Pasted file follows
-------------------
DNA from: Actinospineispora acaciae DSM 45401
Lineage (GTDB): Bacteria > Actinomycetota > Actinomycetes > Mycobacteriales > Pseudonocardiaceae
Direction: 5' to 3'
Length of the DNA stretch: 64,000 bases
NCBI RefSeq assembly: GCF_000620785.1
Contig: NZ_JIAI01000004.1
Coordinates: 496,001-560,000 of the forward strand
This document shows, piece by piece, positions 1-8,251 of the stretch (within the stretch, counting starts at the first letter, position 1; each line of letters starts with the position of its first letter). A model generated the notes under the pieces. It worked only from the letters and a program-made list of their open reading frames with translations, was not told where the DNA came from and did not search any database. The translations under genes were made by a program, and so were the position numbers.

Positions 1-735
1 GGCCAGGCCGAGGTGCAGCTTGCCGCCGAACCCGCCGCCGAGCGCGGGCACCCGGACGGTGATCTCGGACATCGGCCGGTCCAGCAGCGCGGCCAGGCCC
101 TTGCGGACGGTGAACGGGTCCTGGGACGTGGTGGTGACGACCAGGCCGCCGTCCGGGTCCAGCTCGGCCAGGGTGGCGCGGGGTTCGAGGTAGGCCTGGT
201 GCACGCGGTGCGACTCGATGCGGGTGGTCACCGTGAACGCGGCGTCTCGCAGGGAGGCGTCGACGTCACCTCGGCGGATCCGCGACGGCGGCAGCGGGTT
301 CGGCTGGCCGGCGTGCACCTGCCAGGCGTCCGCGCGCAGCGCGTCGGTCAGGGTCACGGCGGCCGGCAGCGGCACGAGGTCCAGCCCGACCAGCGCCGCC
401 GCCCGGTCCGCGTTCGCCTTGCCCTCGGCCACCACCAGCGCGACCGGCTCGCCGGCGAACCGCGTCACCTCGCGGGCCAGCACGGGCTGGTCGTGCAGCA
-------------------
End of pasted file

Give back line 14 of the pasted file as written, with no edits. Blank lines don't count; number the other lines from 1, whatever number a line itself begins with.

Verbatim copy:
401 GCCCGGTCCGCGTTCGCCTTGCCCTCGGCCACCACCAGCGCGACCGGCTCGCCGGCGAACCGCGTCACCTCGCGGGCCAGCACGGGCTGGTCGTGCAGCA